Mango Languages offers free language lessons, but some experts are not impressed
Posted at 9:48 AM on November 8, 2007 by Jon Gordon (2 Comments)
On Future Tense today, I have a piece on a new language learning Web application called Mango Languages.
Mango Languages is a Flash-based Web app that offers free lessons Spanish, French, German, Italian, Russian, Greek, Brazilian Portugese, Japanese, and Mandarin Chinese.
There are 100 lessons with dozens of slides featuring text and audio of native speakers for each language.
Adam Howell, who works in a college bookstore in Michigan, has been learning Greek with Mango Languages to improve communication with his Greek-speaking wife and in-laws.
"Using the program is great because it's really repetitive and it reviews the previous lesson or and not just the previous lesson but a prior lesson you were supposed to havelearned at the beginning of each lesson so you're always constantly
reviewing," he said. "And just the interface of the thing is very user-friendly."
If Howell were to complete all 100 lessons, he would have a running start at becoming fluent, according to Mango Languages founder Jason Teshuba.
"I'm not saying necessarily that you'll be 100 percent fluent upon completion of the course," he said. "Rather, you'll be far more confident, you'll have a solid foundation in the language."
Some language experts think Mango Languages is not the best way to learn a new language. Future Tense asked Jenise Rowekamp, director of the University of Minnesota's Language Center, and seven of her language instructor colleagues at the U of M to check out the site. Rowekamp and her associates agree that the site relied on outdated language instruction methods.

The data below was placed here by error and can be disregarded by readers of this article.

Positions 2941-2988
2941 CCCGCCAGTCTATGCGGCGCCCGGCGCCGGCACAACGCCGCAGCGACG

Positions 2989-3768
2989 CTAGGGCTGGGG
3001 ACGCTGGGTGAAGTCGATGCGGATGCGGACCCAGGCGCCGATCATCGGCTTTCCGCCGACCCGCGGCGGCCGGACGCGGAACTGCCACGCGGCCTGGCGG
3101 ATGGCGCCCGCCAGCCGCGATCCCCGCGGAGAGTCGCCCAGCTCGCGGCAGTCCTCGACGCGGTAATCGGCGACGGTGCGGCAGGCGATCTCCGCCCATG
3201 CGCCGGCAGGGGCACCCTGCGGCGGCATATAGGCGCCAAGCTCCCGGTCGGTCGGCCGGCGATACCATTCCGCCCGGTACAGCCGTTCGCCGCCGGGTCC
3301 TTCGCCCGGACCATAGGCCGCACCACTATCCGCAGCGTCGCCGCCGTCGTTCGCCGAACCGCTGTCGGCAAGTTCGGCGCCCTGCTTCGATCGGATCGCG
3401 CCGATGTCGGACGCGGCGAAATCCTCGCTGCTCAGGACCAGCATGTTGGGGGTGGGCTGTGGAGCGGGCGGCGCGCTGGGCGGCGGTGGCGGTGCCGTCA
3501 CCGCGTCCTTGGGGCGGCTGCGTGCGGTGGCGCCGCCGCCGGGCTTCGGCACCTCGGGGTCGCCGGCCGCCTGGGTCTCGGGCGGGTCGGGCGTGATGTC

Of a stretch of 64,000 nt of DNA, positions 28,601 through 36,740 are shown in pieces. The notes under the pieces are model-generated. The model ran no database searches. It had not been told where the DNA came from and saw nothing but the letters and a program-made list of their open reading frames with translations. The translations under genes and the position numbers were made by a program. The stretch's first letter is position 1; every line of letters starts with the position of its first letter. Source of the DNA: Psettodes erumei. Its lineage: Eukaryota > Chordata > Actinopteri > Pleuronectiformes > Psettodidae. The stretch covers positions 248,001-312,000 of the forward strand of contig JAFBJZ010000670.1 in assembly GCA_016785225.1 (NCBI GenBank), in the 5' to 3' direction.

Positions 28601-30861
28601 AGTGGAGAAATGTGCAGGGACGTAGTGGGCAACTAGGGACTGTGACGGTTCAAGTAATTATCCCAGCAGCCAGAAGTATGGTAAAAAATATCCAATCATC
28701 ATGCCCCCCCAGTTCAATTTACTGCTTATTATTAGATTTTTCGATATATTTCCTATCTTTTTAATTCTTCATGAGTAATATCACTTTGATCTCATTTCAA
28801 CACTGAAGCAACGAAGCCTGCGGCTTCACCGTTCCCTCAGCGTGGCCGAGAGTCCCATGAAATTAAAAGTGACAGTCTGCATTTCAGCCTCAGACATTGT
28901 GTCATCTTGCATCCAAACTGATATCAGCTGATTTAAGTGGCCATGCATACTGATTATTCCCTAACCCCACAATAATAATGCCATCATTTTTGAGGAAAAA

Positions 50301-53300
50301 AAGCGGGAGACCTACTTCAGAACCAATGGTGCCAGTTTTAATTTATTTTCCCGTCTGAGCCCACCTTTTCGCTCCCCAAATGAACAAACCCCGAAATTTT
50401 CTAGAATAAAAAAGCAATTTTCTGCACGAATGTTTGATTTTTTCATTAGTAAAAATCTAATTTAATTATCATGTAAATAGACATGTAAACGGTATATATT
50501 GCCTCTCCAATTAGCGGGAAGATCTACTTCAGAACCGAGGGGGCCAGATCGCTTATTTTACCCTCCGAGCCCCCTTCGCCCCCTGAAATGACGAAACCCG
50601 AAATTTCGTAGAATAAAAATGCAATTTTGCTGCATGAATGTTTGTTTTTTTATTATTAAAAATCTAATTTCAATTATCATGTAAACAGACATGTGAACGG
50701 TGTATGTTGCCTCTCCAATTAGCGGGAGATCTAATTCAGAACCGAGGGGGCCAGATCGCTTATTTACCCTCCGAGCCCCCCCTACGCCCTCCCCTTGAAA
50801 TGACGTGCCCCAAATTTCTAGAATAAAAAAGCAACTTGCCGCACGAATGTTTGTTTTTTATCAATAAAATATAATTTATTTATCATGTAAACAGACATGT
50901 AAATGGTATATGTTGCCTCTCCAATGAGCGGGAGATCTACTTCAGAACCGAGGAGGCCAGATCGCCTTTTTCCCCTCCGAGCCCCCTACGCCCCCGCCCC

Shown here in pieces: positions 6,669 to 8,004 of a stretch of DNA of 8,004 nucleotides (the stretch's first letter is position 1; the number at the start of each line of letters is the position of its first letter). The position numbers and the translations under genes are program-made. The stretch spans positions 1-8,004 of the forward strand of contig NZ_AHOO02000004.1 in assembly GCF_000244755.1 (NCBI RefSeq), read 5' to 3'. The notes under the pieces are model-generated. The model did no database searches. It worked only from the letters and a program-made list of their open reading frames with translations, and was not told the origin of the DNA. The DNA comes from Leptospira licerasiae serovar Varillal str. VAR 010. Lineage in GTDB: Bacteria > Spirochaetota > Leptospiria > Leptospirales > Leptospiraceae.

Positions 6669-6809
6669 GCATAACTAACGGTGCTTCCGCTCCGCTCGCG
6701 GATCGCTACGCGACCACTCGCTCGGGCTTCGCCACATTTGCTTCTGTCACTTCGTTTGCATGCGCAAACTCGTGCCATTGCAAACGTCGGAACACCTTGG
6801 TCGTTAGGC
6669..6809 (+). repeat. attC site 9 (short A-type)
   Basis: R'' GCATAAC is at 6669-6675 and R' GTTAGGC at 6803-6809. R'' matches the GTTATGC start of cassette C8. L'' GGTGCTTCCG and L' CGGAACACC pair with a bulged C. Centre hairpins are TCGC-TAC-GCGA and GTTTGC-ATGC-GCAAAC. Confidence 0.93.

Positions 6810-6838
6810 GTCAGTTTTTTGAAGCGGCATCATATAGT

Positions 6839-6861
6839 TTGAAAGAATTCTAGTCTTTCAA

"The consensus was somebody couldn't really learn a language this way, that maybe if you are going to do a little traveling you could pick up a few phrases or it might be a useful supplementary approach to a course you are be taking," she said. "But nobody felt this would be either very effective or even very fun."
Not fun, she says, because the site is too repetitive and ties you to a computer screen for too long. Even so, Rowekamp said Mango deserves praise for its user interface and use of Web technology.
"The sound is really clear, it loads fast, it's easy to repeat things," she said. "I kind of liked the use of rollovers -- you know, when you put your cursor over you might get some pronunciation help."
Rowekamp also likes the use of native speakers and the emphasis on high-frequency words, phrases and sentences that would be useful to travelers.
I saw Jon Gordon twitter about this a couple days ago, and was intrigued! I've done a couple Japanese lessons in the meantime, and it's a blast.
For something that's free, I think it's a great place to start learning some basics of language.
I don't see how anyone--expert or otherwise--could conclude this is ineffective or not fun. I have been zipping through the Russian lessons on Mango and I absolutely love it. Despite whatever the latest greatest learning methods may be, "repetition enhances learning" is never going to be disproven.
I have no illusions of becoming fluent from using Mango, but I have no doubt that I will have an incredibly strong basic understanding which will give me a huge edge when I begin lessons from a local tutor this summer.
The idea that being "tied" to computer is a negative is absurd. With Mango you can log on anywhere and bring up your current lesson. How is that less convenient than taking lessons with a tutor, or in a university classroom?
Posted by Artus Register | February 24, 2008 11:26 AM